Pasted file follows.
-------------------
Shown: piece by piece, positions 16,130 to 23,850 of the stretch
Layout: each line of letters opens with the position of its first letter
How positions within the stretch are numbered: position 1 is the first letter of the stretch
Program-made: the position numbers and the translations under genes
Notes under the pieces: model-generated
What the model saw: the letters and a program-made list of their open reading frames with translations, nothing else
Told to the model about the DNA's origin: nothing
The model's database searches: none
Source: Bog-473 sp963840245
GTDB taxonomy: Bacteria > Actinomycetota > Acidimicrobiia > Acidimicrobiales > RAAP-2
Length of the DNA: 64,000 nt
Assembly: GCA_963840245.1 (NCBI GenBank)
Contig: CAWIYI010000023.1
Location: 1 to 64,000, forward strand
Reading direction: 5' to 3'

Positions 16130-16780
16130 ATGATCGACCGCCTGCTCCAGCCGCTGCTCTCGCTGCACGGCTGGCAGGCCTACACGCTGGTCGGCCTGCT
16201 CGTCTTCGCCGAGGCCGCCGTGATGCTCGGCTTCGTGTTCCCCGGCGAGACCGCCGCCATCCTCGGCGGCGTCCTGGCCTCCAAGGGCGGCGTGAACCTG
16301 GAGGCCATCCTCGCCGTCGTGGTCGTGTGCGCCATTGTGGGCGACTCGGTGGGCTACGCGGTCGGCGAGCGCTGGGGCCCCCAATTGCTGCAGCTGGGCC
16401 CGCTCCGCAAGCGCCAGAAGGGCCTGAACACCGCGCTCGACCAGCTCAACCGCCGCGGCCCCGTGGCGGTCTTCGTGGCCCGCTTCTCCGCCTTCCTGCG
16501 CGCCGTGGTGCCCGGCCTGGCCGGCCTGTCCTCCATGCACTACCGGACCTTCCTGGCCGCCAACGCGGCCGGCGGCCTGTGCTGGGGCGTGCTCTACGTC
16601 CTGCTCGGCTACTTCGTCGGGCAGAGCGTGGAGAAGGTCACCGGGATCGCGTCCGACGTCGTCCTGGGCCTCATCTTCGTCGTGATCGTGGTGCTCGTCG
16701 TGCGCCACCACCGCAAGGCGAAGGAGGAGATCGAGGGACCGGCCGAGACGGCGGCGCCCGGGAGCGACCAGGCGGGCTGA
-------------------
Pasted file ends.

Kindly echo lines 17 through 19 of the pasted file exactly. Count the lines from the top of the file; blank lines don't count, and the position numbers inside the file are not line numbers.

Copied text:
16130 ATGATCGACCGCCTGCTCCAGCCGCTGCTCTCGCTGCACGGCTGGCAGGCCTACACGCTGGTCGGCCTGCT
16201 CGTCTTCGCCGAGGCCGCCGTGATGCTCGGCTTCGTGTTCCCCGGCGAGACCGCCGCCATCCTCGGCGGCGTCCTGGCCTCCAAGGGCGGCGTGAACCTG
16301 GAGGCCATCCTCGCCGTCGTGGTCGTGTGCGCCATTGTGGGCGACTCGGTGGGCTACGCGGTCGGCGAGCGCTGGGGCCCCCAATTGCTGCAGCTGGGCC